This table is from a book by Wm. Forgey called _Hypothermia-Death by Exposure_.


Am I hypothermic if I am shivering and/or my hands/feet are cold?

Mild shivering and cold hands/feet does not indicate you are severely hypothermic. These signs do mean you are losing more heat than you are producing and your body is adjusting its temperature. Shivering is one way your body produces heat to warm itself. Cold hands and feet indicate your body is fighting the cold by reducing the flow of blood to the extremities. Reduced blood flow to the extremities helps to reduce heat loss and helps maintain the body's core temperature. Do take these signs as a warning.

Uncontrolled shivering does mean you are hypothermic. A lack of shivering does not mean you are not hypothermic since a symptom of severe hypothermia (core temperature less than 90 degrees F) is the lack of shivering.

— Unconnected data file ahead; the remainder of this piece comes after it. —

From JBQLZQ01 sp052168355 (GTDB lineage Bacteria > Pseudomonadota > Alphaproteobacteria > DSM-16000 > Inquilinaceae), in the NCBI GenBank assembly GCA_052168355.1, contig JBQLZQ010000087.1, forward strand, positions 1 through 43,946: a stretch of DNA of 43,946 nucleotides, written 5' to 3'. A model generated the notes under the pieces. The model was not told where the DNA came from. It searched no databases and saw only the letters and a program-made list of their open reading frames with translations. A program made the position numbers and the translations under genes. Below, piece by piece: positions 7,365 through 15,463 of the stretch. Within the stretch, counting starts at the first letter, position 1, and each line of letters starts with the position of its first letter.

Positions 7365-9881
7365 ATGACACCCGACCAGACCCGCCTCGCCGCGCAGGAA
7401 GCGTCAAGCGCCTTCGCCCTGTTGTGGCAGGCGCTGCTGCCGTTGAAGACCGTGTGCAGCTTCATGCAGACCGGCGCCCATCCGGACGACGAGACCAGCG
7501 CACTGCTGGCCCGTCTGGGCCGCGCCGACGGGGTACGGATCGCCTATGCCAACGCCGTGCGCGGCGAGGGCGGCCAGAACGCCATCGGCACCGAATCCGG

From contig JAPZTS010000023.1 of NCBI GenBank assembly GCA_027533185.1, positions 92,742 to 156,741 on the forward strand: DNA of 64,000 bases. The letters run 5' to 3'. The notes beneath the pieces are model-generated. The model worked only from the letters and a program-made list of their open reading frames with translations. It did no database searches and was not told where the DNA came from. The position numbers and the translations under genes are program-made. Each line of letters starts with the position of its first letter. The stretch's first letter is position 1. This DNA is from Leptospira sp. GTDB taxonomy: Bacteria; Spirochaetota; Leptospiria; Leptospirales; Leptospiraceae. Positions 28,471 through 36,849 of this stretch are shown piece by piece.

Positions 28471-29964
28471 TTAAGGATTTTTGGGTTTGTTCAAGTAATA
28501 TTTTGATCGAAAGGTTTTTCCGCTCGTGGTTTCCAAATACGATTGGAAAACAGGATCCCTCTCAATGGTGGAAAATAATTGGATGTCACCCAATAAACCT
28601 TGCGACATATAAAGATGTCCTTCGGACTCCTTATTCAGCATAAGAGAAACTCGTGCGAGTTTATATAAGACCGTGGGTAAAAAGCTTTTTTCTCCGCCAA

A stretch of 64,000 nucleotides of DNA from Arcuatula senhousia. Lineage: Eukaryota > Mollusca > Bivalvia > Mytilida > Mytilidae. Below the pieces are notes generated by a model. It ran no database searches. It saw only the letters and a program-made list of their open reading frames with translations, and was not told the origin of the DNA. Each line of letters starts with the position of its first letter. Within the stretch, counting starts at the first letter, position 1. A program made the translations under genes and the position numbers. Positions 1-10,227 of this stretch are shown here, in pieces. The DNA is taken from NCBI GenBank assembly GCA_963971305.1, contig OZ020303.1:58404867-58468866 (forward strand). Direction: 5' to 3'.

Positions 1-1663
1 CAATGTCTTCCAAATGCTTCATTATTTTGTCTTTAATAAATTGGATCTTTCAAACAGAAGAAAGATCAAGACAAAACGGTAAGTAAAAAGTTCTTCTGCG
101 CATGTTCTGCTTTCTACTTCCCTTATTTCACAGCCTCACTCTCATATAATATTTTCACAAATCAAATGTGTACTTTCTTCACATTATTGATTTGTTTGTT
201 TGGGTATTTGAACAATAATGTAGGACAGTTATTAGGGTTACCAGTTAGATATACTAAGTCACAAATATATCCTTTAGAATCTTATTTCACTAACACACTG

How is hypothermia treated?

Mild hypothermia where the body core temperature is greater than 90F can be treated by warming the person up. This can be exercise, replacing of wet clothing with dry clothing, getting to a warm place, getting the victim out of the wind, etc. One way of treating hypothermia in the field is to strip the clothes off of the victim and place them into a sleeping bag with one or two other stripped people. This provides the victim with a source of heat that will gradually warm them up. If wet clothing cannot be replaced, cover them with a layer of non-breathing material such as a rain suit and then cover them with a dry layer of insulation. Covering them with a rain suit will prevent further cooling by evaporation and keep the dry layer of insulation from getting wet.

Even though materials such as polypropelene, capilene, polyester fleece, wool, etc. do insulate when wet, they are not as efficient when compared to dry clothing. There is heat loss due to evaporation and conduction when these clothes are wet. Stay away from cotton clothing, cotton kills in cold environments because it does not insulate when wet.